“None of the characters went looking for God, but God found them.” Writer/Director/Producer Emilio Estevez recalled that reaction from a viewer when I interviewed him about his Christopher Award-winning movie, “The Way” (now available on DVD and Blu-ray).
It tells the story of Tom (Martin Sheen), an American doctor whose son, Daniel (Emilio Estevez), dies while on the historical pilgrimage called the Camino de Santiago (or Way of St. James) in France and Spain. Tom had a strained relationship with Daniel, so he decides to complete the several-hundred-miles pilgrimage himself to honor his son’s memory. Along the way, he is joined by several other pilgrims who are walking the route for non-religious reasons as well. Their journey culminates in the Santiago de Compostela Cathedral where tradition maintains that the apostle James’ remains are buried. That’s where the pilgrims have more of an experience of God than they expected.
A key theme in “The Way” has to do with the sense of community that all of us need, but don’t always acknowledge. It’s made very clear in a humorous, but moving sequence in which the four pilgrims who’ve been spending virtually every waking and sleeping hour together decide to get separate rooms in a hotel so they can experience some alone time for a change. Ultimately, they discover they miss each other’s company and wind up congregating in Tom’s room.
The sense of community in that scene has a special resonance for Estevez. He explained to me on Christopher Closeup, “I’m very connected to my family, and one of the great salvations of my life is that I live very close to my parents. We talk daily. In this film, you have four pilgrims who are without family. They’re orphans in the world. Then they find each other and, in that moment, they create a refugio (a shelter) in that hotel room. They realize that instead of the things they thought they wanted – which was alone time or someone to do their laundry or room service – they need each other more than anything else. They need community more than anything else… That is ultimately the biggest theme of the film. These people get to the end of the road and they realize that is ultimately what connects them is their humanity and brokenness.”
Telling that kind of story in a way that integrates humor, joy, regret and forgiveness is a reflection of the journey Estevez has traveled. Though still associated with big Hollywood movies like “The Breakfast Club and “Young Guns,” he lives a much quieter life than most celebrities.
For instance, “The Way” is dedicated to his grandfather, Francisco, who moved to the U.S. in 1916 from a town in Spain that is 70 miles away from Santiago de Compostela. Estevez says, “He’s really been an inspiration to me in how he lived. He was a very humble man. He was a farmer and a winemaker. And I found myself being very connected to my grandfather even though I didn’t know him that well. He passed when I was 10 years old, so I didn’t get to spend a lot of time with him. Yet I find myself now living very much like my grandfather: farming the land and making my own wine. So here I am in southern California living a very Spanish lifestyle.”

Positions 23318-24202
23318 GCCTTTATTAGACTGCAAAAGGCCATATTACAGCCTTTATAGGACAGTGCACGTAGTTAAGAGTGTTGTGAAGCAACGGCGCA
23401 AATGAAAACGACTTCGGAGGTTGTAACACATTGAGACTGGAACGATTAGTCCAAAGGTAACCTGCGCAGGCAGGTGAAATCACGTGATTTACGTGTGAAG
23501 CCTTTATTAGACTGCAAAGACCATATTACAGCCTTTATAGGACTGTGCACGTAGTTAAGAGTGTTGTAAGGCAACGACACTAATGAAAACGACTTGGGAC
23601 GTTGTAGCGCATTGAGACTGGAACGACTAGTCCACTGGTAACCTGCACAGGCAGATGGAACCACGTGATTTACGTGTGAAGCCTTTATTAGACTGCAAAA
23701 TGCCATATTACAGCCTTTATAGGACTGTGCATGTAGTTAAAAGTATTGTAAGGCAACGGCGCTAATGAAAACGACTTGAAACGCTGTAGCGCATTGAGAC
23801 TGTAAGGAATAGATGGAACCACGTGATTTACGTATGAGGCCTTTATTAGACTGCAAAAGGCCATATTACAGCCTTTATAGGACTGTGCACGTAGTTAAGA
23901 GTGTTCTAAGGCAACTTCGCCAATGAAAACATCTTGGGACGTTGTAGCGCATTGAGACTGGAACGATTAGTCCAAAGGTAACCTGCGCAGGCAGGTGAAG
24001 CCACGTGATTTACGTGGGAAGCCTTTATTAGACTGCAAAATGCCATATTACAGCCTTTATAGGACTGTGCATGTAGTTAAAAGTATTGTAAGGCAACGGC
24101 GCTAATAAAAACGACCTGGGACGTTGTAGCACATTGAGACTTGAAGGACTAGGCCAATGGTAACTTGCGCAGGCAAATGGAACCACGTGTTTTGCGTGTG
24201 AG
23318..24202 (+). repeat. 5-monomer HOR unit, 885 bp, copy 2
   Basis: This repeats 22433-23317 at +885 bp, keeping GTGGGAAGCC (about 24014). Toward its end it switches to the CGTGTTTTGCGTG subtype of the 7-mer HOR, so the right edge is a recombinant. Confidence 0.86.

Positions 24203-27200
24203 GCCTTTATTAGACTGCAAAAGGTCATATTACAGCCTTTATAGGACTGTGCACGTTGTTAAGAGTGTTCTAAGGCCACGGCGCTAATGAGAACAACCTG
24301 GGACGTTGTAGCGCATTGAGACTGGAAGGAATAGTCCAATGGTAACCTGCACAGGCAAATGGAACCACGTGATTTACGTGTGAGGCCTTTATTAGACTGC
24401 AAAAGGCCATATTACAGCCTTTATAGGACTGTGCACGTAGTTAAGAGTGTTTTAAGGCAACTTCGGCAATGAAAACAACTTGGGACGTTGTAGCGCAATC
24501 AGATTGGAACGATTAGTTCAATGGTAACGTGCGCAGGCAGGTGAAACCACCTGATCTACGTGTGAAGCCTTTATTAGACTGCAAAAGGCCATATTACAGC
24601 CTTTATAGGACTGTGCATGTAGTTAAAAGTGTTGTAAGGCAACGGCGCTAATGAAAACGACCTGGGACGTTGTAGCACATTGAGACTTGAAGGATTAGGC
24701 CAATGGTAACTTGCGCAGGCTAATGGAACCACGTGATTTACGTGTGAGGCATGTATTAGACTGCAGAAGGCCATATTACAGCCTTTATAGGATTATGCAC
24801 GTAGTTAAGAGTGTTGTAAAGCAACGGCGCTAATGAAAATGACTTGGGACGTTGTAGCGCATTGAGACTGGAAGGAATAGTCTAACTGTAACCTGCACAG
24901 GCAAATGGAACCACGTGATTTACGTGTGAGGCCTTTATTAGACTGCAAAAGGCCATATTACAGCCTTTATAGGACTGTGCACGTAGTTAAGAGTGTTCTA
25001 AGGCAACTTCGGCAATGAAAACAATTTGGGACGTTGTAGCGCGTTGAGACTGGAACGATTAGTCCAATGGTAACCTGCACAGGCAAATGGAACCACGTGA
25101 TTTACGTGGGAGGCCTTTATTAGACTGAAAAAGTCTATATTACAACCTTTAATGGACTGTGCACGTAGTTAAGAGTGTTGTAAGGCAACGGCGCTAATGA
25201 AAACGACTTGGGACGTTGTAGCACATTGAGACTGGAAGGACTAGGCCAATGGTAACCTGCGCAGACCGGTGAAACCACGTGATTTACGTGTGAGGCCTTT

That humble lifestyle grounds Estevez as an artist and determines the kinds of stories he wants to tell as a writer, director and producer. He says, “I don’t write about outer space or car chases. I write about things that I know about, and I make films about relationships and about people. In the earlier films that I attempted to make, I was delving into areas that I knew nothing about and didn’t have any real connection to. As a result, the movies were terrible. They may have been funny, but they were juvenile and they didn’t come from my heart. I think with “Bobby” and “The Way,” these films are reflections of where I’m at right now in my life and the kinds of movies that I want to see.”
Estevez’s genius as Director of “The Way” is made most clear in the sequence near the end of the film when the pilgrims finally arrive at the Cathedral. The architecture and artwork in churches like that were meant to inspire awe in people who came there, to remind us of the sheer grandeur and awesomeness of God. Estevez’s reaction was exactly the same.
He says, “It was extraordinary. We were not allowed access to the Cathedral at first. While we were along the Camino, we kept writing and calling and trying to get access. They said, ‘No, we’re not going to allow you to shoot. There’s another church you guys can access and use as a stand-in.’ And I said, ‘If we can’t get into the Cathedral, then we have no ending for the film.’ I think they believed we had this American sensibility that was going to poke fun at the Church, that it was going to be snarky, that it was not going to represent the Church or the Cathedral in a good light. And I said, ‘That couldn’t be further from the truth. Not only is this movie a representation of the Camino, but we believe it’s great PR for the Church.’ They continued to deny us. I asked the crew to light candles and to pray on it. And about 48 hours before we arrived in Santiago, they gave us permission not only to shoot in the Church, but to shoot the Mass, the tomb [of St. James], to film at the Portico de Gloria. It was a miracle that they allowed us to film there. Even though we only had a few hours to shoot, what you see on film is my awe and how I was inspired.”
To listen to my 11-minute interview with Emilio Estevez, click Christopher Closeup Podcast – Guest: Emilio Estevez